China lags behind other nations, including the United States and Japan, in supercomputing technology and applications, he added.

Dawning Information Industry Co Ltd, a leading Chinese supercomputer vendor, launched, earlier this year, a 1-teraflop supercomputer. To date, that is the fastest supercomputer in China.

Yet despite the notable progress, China does not have much IPRs to the computer's core system, which is based on imported technology, Chen said.

Also, the design of Dawning's product was not based on the "blade," which has become an accepted concept in supercomputer design, he noted.

Some major computer vendors in the United States, aware of the importance of blade supercomputing system, are starting research in the field.

Yet, "they are still in the early stages, and are focusing on the hardware. We started six years ago. Now, we are prepared to develop applications," Chen said.

"I decided to move our work from the United States to China, as I believed the products and the relevant applications would be better promoted here," he said.

The United States, despite being a leader in super computer technology, was not overly interested in adopting the blade design when Chen invented the concept.

That was because the US Government had spent so much on-speed-oriented supercomputers, and that heavy investment made it hard for US officials to shift their focus to a new technology, Chen said.

Despite the fact many US companies -- including IT (information technology) giants such as IBM and Dell -- immediately recognized the design as the technology trend of supercomputers, "they would not promote the technology as we do, as it is against their box sales business models," Chen added.

Users of blade supercomputers need not discard old computers to buy new ones for greater performance or new applications, Chen said.

Instead, they can simply re-use the old blades and add new "blades" to the existing equipment. That, Chen added, creates savings.

"The technology is not welcomed by computer vendors as it does not require frequent purchases of entire systems," Chen said. "We are not simply a vendor."

In comparison, China, the latecomer, has few obstacles in adopting the new technology.

"Companies or institutions do not need to buy such supercomputersand use it expensively after the government pays the bill prior to establishing Galactic Computing, Chen worked in the United States since early 1980s.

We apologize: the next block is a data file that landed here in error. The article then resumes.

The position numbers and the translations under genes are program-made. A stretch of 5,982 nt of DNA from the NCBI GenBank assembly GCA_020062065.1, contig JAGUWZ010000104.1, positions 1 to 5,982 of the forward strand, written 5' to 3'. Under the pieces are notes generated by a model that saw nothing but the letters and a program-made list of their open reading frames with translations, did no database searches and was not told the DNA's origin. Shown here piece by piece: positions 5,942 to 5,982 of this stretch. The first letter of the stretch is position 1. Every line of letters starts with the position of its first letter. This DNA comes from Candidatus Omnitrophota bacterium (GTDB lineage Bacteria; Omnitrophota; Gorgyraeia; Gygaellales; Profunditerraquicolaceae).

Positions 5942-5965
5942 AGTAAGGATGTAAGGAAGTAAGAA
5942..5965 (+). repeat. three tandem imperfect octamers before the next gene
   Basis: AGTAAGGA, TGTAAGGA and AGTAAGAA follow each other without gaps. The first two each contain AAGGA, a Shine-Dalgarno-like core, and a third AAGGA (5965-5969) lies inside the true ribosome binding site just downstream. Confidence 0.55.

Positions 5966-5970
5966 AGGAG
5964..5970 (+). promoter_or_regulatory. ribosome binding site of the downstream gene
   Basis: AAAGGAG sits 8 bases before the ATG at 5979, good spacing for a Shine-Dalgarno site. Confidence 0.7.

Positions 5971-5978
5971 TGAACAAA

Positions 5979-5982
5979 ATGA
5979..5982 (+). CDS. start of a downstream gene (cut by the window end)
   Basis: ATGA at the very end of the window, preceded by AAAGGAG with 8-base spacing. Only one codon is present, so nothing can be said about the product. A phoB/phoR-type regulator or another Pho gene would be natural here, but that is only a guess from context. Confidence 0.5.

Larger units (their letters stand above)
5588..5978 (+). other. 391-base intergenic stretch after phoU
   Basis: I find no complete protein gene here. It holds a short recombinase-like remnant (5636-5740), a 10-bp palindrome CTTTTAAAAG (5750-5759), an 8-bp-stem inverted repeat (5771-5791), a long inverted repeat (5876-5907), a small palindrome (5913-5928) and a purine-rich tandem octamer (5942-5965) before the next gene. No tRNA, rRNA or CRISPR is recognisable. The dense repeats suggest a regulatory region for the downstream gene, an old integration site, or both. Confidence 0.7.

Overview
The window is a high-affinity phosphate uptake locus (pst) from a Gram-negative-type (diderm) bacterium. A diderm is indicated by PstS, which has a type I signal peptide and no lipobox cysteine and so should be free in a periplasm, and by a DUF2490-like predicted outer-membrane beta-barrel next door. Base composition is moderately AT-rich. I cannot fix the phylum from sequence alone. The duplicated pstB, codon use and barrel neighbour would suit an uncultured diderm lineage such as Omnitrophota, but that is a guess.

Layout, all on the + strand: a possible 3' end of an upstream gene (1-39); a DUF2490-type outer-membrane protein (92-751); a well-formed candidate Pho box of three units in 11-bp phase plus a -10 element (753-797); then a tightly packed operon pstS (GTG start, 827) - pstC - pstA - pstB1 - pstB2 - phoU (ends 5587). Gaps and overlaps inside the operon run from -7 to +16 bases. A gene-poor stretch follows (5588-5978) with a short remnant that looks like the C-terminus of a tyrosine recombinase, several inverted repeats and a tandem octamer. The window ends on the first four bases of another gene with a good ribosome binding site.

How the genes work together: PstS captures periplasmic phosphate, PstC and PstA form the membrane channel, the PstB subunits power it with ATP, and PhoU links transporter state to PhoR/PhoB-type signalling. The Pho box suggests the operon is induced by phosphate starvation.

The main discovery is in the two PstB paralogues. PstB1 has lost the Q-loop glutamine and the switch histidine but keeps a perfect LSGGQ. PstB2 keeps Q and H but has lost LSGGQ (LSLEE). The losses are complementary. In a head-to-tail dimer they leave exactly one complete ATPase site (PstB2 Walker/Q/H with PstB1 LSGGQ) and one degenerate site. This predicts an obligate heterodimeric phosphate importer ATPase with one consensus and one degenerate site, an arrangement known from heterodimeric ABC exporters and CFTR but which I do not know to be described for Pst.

He created Supercomputer Systems Inc in 1987, with financial aid from IBM, after he left his post as a vice-president of renowned US supercomputer company Cray Inc.

"It was difficult to import supercomputers into China in 1980s. Now the component technologies for commercial use, becoming more mature, are available for us to build high-performance supercomputers for China market ," he said.

"But our ultimate goal is not only China. China, as a leader in the near future, should export its blade supercomputing technology worldwide," Chen said.

The idea of blade supercomputing, first raised by Chen in 1998, is widely considered to be a revolutionary design concept. It has significantly enhanced the sustainability of computers' processing capabilities.

Users can easily increase the calculation speed of a blade supercomputer by adding "blades," or sets of CPUs (central processing units).

The different computing sections of a blade supercomputer can achieve real-time, collaborative computing in a single system, Chen explained. While in traditionally-designed supercomputers, the processing capability is fixed and each computing section is programmed for a certain function, working independently.

According to Chen's scheme, China needs 50-100 units of huge blade supercomputers, to work as a systematic public information service platform covering diversified sectors.

The existing platforms, most of which were set up one by one, scattered and isolated from each other, will be replaced.

"It is similar to the electric power utility industry, when a few large nuclear power plants are set up to replace numerous small power generators... it is much more effective and efficient," Chen said.